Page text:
Thursday, August 23, 2012

Review: The Bride Wore Pearls by Liz Carlyle

As dramatic openings go, it would be hard to beat hanging the hero before he ever meets the heroine of a romance but that is just what happens in this latest installment of Liz Carlyle's series of books centered around the secret St. James Society. Opening with Rance Welham being paraded out to be publicly hanged for the murder of young Lord Percy Peveril, a murder he maintains he did not commit, this Victorian-set historical romance immediately launches the reader into the driving force in Rance's life and a major factor in delaying the destined romance.

Lady Anisha Stafford and Rance Welham, Earl of Lazonby, meet years after the attempted hanging when Rance is sent to collect Anisha from the ship that she, her two sons, and her younger half-brother have taken from India to England to live with her oldest brother Lord Ruthveyn following the death of both Anisha's father and her husband. They have an immediate awareness of each other and yet a full year passes off the page as the two of them develop a close and treasured friendship. Each is attracted to the other but they are unwilling or unable to act on this attraction. Rance is consumed by finding out the real murderer and clearing his name once and for all and feels he cannot sully Anisha with his reputation or with the sordidness of the quest. Anisha just wants to be seen as a grown woman who is capable of making her own decisions and not be protected and coddled.

In addition to the mystery of who would have had reason to frame Rance, there is a touch of the exotic in this tale as Anisha is bi-racial with a Scots father and an Indian mother. This fact makes it hard for her to be seen as acceptable in the eyes of English society and so her closest friends and confidantes are all members or related to members of the St. James Society, which is a genteel front for an ancient organization of people possessed of second sight and those sworn to protect them. Anisha herself can read palms and has a basic understanding of astrology thanks to her mother. Rance, while more properly a Guardian (or protector), himself has extraordinary insight into people and their emotions. But despite their gifts with others, neither of them can read each other.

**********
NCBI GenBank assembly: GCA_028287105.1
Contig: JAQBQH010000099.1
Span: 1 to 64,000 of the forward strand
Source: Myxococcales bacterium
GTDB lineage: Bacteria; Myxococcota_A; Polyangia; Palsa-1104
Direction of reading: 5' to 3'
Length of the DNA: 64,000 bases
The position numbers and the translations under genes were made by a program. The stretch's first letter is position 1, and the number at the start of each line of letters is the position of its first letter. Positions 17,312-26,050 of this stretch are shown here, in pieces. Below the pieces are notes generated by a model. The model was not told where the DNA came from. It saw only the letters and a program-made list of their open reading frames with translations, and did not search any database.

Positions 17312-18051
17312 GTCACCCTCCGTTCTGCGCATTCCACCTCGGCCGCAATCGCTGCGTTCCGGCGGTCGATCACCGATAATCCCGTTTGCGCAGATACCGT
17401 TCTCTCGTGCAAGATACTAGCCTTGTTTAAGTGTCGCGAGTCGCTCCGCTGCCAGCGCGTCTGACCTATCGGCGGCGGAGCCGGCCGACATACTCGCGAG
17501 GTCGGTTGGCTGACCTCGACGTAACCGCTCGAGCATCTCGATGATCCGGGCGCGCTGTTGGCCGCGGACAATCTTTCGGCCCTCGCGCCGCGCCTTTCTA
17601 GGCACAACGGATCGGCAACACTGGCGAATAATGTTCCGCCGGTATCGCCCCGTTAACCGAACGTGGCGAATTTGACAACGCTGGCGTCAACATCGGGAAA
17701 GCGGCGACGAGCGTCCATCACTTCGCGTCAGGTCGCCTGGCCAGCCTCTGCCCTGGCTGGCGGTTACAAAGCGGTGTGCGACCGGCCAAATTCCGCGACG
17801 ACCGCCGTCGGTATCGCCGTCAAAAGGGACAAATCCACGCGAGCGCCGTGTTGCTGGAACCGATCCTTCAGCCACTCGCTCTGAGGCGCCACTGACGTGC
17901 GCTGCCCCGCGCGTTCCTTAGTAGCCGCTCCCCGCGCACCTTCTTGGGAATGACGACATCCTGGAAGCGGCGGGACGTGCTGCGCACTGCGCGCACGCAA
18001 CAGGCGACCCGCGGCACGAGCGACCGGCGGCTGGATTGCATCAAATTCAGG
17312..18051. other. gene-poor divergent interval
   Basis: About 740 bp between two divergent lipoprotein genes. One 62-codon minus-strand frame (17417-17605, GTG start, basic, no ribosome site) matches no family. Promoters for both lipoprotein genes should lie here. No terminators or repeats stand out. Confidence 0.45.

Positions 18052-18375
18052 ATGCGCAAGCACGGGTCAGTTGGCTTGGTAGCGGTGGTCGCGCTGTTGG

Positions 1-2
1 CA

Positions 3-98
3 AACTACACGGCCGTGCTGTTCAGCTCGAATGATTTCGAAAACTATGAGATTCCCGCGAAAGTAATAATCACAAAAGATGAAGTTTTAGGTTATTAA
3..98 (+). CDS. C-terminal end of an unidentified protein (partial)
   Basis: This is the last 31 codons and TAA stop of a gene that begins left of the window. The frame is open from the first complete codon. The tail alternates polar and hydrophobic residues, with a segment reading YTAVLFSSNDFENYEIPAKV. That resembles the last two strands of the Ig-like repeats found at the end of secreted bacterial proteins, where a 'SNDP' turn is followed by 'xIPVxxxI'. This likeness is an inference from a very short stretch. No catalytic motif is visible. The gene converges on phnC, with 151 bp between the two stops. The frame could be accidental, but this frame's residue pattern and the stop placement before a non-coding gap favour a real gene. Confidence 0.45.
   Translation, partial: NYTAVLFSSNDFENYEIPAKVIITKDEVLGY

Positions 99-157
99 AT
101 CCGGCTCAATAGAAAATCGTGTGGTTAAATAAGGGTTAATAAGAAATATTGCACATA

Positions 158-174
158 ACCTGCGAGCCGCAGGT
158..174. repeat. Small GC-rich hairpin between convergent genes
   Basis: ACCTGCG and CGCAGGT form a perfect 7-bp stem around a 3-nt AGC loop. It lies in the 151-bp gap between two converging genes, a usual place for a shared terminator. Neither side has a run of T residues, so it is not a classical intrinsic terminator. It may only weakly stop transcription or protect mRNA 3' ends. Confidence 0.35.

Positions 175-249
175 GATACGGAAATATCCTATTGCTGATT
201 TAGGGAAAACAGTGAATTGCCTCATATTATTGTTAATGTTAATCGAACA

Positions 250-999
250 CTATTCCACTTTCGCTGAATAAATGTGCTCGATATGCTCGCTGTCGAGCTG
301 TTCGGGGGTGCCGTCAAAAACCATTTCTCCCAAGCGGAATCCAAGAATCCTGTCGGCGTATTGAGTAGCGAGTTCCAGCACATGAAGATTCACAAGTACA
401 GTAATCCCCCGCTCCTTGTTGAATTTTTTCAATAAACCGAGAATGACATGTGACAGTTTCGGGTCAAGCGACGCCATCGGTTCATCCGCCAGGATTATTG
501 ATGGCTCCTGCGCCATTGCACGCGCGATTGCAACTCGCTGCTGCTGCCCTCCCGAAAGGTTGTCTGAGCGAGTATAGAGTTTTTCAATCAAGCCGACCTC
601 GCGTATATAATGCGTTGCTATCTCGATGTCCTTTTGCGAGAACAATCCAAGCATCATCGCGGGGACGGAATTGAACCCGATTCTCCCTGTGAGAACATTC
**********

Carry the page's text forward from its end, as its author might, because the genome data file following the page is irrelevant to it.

As is often the case when sexual tension is high and being denied, they bicker with each other and dig their respective heels in on their decisions no matter what. Rance is tortured both by his inability to keep his hands off Anisha and by the dead ends he finds as he tries to uncover the real murderer so he sinks himself into the dangerous depravity that is absinthe. Anisha, meanwhile, tortures Rance with the threat that she will look elsewhere to fulfill her needs if he's not willing to share her bed. But ultimately they must partner together in all ways to have the life they want to lead.

There are a plethora of secondary characters in this novel and often they are only on the page fleetingly, leaving the reader to wonder at their purpose. Perhaps as this is one in a series, their presence is necessary to prior or future books. Rance as a character spends a lot of time wallowing (in a crystal glass filled with a cloudy green liquid) in his unsuitableness for Anisha and the sordidness of his past rather than actively pursuing a resolution. But the two characters had good chemistry and their scenes together sizzle. As an escapist read, this definitely fit the bill.

For more information about Liz Carlyle and the book visit her webpage, her Facebook page, or follow her on Twitter. Follow the rest of the blog tour or look at the amazon reviews for others' thoughts and opinions on the book.

Thanks to Trish from TLC Book Tours and the publisher for sending me a copy of this book to review.

1 comment:

  1. Definitely like the sizzle! This would be a perfect weekend getaway read for me.

    Thanks for being on the tour!


I have had to disable the anonymous comment option to cut down on the spam and I apologize to those of you for whom this makes commenting a chore. I hope you'll still opt to leave me your thoughts. I love to hear what you think, especially so I know I'm not just whistling into the wind here at my computer.

Popular Posts